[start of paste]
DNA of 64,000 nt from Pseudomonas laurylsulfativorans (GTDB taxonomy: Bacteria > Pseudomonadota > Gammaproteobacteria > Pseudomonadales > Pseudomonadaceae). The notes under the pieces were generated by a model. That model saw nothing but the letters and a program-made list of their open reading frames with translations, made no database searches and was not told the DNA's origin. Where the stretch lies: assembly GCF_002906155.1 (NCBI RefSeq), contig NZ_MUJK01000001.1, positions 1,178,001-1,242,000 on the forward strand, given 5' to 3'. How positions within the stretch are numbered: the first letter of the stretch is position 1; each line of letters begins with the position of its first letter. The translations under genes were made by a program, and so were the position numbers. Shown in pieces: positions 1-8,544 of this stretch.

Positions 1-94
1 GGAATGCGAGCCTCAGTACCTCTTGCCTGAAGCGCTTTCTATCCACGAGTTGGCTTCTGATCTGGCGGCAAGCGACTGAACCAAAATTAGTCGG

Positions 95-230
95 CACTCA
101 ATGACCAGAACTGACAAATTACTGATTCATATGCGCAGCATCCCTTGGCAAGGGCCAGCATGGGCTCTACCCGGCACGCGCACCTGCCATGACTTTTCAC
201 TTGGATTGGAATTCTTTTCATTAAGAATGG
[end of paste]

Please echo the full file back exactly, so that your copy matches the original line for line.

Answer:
DNA of 64,000 nt from Pseudomonas laurylsulfativorans (GTDB taxonomy: Bacteria > Pseudomonadota > Gammaproteobacteria > Pseudomonadales > Pseudomonadaceae). The notes under the pieces were generated by a model. That model saw nothing but the letters and a program-made list of their open reading frames with translations, made no database searches and was not told the DNA's origin. Where the stretch lies: assembly GCF_002906155.1 (NCBI RefSeq), contig NZ_MUJK01000001.1, positions 1,178,001-1,242,000 on the forward strand, given 5' to 3'. How positions within the stretch are numbered: the first letter of the stretch is position 1; each line of letters begins with the position of its first letter. The translations under genes were made by a program, and so were the position numbers. Shown in pieces: positions 1-8,544 of this stretch.

Positions 1-94
1 GGAATGCGAGCCTCAGTACCTCTTGCCTGAAGCGCTTTCTATCCACGAGTTGGCTTCTGATCTGGCGGCAAGCGACTGAACCAAAATTAGTCGG

Positions 95-230
95 CACTCA
101 ATGACCAGAACTGACAAATTACTGATTCATATGCGCAGCATCCCTTGGCAAGGGCCAGCATGGGCTCTACCCGGCACGCGCACCTGCCATGACTTTTCAC
201 TTGGATTGGAATTCTTTTCATTAAGAATGG